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Anteosaurus was a killing machine millions of years before the dinosaurs

A prehistoric “killing machine” that was previously thought to have been heavy and sluggish was actually much faster than its prey, according to a new study from the University of the Witwatersrand. Anteosaurus was a premammalian reptile that lived in Africa during the middle Permian between 265 to 260 million years ago.

Despite being just about the size of an adult rhinoceros, the ancient animal was a ferocious carnivore with powerful jaws and massive, bone-crushing teeth. However, experts have theorized that Anteosaurus was too slow and heavy on its feet to be an effective hunter.

The surprising new study reveals that these creatures were built to outrun, track down, and kill their prey with ease.

Anteosaurus was a Dinocephalian, a mammal-like reptile that predated the dinosaurs. Dinocephalians dominated the planet in their time, but died out about 30 million years before dinosaurs emerged.

Dinocephalians bones, which are found in many places throughout the world, stand out as being extremely large and heavy. Anteosaurus, in particular, had a skull covered with large bumps and lumps above the eyes and a long crest on top of the snout.

The heavy nature of the creature’s bones led scientists to believe that it was a slow animal that had to scavenge or ambush its prey. “Some scientists even suggested that Anteosaurus was so heavy that it could only have lived in water,” said study co-author Dr.  Julien Benoit.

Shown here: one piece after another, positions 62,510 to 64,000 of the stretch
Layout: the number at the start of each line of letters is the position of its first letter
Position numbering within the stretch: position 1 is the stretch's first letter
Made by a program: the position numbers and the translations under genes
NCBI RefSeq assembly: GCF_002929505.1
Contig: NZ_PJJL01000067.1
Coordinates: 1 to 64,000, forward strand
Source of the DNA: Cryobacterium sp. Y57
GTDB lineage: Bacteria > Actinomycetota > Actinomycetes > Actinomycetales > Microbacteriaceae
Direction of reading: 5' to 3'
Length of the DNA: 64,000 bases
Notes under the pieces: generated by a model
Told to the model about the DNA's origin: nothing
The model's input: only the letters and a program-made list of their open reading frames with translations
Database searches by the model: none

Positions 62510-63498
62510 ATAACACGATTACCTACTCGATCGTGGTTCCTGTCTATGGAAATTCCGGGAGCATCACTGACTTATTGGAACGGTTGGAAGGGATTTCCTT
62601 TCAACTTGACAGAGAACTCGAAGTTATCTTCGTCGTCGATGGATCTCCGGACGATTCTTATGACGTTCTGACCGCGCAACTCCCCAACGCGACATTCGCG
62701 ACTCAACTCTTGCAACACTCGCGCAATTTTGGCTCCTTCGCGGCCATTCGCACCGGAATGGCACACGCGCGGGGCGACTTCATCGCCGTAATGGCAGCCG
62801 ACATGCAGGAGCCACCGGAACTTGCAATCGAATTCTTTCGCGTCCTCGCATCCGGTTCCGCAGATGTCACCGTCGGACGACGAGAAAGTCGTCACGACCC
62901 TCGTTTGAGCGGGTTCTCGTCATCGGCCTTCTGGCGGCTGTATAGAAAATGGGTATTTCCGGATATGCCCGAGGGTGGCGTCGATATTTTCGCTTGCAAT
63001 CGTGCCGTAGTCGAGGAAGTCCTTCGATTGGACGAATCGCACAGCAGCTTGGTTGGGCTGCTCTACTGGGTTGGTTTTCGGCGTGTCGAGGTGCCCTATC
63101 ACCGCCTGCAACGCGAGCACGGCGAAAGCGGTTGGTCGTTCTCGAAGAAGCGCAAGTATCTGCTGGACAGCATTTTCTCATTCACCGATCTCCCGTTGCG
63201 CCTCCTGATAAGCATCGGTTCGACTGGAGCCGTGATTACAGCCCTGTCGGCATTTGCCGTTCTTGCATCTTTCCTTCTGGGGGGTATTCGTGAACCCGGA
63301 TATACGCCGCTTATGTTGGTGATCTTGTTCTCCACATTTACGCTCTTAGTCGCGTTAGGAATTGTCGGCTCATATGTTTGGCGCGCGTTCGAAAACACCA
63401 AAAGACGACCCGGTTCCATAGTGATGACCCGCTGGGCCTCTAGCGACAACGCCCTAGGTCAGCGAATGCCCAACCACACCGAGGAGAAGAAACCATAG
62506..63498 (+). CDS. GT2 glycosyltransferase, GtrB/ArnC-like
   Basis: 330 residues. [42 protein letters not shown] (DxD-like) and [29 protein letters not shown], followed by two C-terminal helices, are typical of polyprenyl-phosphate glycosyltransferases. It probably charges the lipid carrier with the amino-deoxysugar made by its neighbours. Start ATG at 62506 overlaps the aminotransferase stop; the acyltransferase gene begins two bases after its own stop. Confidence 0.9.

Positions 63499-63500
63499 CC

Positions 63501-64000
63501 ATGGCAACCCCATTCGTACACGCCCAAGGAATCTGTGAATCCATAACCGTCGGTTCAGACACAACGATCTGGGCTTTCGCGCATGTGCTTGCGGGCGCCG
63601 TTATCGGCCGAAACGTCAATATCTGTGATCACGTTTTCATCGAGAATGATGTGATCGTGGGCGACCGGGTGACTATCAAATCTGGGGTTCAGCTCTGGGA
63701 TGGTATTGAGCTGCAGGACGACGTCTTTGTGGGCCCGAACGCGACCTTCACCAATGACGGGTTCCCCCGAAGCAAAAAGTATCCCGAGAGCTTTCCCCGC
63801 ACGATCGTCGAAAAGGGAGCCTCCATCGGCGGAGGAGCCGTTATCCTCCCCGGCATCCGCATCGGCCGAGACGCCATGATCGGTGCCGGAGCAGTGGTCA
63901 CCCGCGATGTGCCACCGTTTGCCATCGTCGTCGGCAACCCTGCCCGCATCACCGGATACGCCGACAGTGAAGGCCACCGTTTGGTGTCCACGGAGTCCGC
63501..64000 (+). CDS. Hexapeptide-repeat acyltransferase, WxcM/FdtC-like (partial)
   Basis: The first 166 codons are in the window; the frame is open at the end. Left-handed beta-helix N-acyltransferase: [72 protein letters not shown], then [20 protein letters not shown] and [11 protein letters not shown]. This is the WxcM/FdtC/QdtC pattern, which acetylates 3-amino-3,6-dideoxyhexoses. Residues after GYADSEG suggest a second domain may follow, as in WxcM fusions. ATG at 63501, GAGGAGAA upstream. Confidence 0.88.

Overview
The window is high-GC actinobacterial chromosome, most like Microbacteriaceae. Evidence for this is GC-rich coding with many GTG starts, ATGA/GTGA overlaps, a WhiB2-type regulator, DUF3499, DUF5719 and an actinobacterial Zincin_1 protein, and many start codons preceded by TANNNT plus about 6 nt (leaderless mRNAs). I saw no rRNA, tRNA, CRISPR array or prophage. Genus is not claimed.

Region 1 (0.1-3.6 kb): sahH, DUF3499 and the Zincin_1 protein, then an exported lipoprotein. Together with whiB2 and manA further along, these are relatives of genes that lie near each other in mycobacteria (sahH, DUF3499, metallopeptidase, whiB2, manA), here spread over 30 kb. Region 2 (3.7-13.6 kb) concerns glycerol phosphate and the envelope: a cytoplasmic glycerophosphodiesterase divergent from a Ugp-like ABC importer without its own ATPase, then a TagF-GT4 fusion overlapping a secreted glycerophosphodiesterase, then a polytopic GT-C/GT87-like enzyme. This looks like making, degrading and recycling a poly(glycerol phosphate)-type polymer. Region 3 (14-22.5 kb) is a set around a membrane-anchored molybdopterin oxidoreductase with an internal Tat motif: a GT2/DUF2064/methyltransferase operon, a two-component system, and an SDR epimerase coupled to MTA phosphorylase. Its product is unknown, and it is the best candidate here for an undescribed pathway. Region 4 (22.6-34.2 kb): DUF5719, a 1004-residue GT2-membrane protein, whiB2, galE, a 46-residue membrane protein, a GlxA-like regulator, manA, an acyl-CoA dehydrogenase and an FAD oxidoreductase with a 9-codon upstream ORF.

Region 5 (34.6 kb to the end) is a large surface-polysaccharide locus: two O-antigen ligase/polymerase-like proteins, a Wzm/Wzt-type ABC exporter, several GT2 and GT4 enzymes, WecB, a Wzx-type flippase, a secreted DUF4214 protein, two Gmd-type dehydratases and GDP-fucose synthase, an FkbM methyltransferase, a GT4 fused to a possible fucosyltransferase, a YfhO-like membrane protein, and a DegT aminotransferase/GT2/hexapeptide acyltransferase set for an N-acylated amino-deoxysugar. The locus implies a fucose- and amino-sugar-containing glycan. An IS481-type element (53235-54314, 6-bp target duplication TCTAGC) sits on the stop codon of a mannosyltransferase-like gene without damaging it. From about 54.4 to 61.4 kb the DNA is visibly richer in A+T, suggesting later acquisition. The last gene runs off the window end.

Using X-ray imaging and 3D technology, the researchers created a digital reconstruction of the Anteosaurus skull and analyzed its internal structures. The study revealed that specific characteristics of the brain and balance organs were developed in such a way that would have made the reptile the opposite of slow-moving.

“Agile predators such as cheetahs or the infamous Velociraptor have always had a very specialized nervous systems and fine-tuned sensory organs that enable them to track and hunt down prey effectively,” said Dr. Benoit. “We wanted to find out whether the Anteosaurus possessed similar adaptations.”

The experts report that the organ of balance in Anteosaurus, which is located within the inner ear, was relatively larger than that of its closest relatives and other predators. This indicates that Anteosaurus was capable of moving much faster than its prey and competitors. 

“Even though Anteosaurus lived 200-million years before the famous dinosaur Tyrannosaurus rex, Anteosaurus was definitely not a ‘primitive’ creature, and was nothing short of a mighty prehistoric killing machine,” said Dr. Benoit.

The researchers also found that the brain region responsible for coordinating eye movements in Anteosaurus was exceptionally large, which would have given the reptiles remarkable tracking abilities.

“In creating the most complete reconstruction of an Anteosaurus skull to date, we found that overall, the nervous system of Anteosaurus was optimised and specialized for hunting swiftly and striking fast, unlike what was previously believed,” said study co-author Dr.  Ashley Kruger.

The study is published in the journal Acta Palaeontologica Polonica.

By Chrissy Sexton, Staff Writer

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